Field observations by Nature Conservancy and Pennsylvania Game Commission biologists provide grounds for some optimism that bat populations ravaged by a fungal malady are stabilizing. It’s a glimmer of hope for creatures that humans rely on to control insect and pest populations in forests and farm fields.
The fungus behind white nose syndrome, which has spread from Georgia to Maine and as far west as Oklahoma since it was discovered in 2006 near Albany, N.Y., causes itching that wakes hibernating bats prematurely. Thus woken, bats burn fat supposed to last them all winter; then, finding no insects to eat, they starve to death.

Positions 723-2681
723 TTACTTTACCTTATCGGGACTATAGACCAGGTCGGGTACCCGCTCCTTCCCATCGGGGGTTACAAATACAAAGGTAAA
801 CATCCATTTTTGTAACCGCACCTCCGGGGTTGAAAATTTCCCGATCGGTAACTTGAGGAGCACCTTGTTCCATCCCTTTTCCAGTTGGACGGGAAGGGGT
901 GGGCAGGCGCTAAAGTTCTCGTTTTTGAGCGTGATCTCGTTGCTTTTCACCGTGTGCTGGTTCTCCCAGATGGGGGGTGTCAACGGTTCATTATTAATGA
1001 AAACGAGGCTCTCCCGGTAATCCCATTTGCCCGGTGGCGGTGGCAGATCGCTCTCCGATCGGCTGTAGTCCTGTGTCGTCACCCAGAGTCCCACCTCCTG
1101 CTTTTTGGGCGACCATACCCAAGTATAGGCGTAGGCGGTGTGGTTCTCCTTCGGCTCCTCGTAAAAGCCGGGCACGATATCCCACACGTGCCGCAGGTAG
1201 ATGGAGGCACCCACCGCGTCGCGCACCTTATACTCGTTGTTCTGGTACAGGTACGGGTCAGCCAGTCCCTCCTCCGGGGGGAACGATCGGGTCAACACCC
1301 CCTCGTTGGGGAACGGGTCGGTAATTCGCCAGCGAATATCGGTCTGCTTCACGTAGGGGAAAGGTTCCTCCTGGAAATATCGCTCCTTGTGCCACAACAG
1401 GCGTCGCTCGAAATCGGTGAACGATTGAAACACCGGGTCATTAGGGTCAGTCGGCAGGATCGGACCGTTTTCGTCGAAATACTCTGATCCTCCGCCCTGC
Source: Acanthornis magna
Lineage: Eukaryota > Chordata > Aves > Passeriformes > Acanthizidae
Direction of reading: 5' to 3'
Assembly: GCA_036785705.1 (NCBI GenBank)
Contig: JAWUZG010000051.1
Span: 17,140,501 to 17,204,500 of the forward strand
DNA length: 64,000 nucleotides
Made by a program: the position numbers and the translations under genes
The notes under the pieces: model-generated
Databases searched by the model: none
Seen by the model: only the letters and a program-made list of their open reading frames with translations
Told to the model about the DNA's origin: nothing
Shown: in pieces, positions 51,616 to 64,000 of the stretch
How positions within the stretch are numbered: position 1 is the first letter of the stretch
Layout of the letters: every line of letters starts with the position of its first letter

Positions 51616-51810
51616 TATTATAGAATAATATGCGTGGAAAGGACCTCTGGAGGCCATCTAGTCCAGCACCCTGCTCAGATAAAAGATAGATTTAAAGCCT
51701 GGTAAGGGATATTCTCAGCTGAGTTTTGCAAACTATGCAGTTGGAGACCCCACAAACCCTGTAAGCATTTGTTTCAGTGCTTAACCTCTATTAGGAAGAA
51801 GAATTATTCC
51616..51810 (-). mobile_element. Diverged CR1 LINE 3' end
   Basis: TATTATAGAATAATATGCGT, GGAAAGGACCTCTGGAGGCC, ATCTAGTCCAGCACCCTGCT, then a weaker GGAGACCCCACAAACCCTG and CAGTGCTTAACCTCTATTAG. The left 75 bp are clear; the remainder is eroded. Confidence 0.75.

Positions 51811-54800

The malady had reduced the bat population of Aitkin Cave in Mifflin County from 4,000-plus in 2009 to 39 in 2012. But on Feb. 19, scientists found 41.
Why some bats die from white nose syndrome and others don’t — genetic resistance? physiological adaptation? — remains a mystery. But “pudgier” examples of one species, the little brown bat, tend to survive, perhaps due to extra fat reserves.
Hopefully, more observations will confirm that bat populations are indeed stabilizing. Given bats’ critical ecological role and their swift, steep decline, these early indications that white nose syndrome’s grim grip is weakening is encouraging.
The Pittsburgh Tribune-Review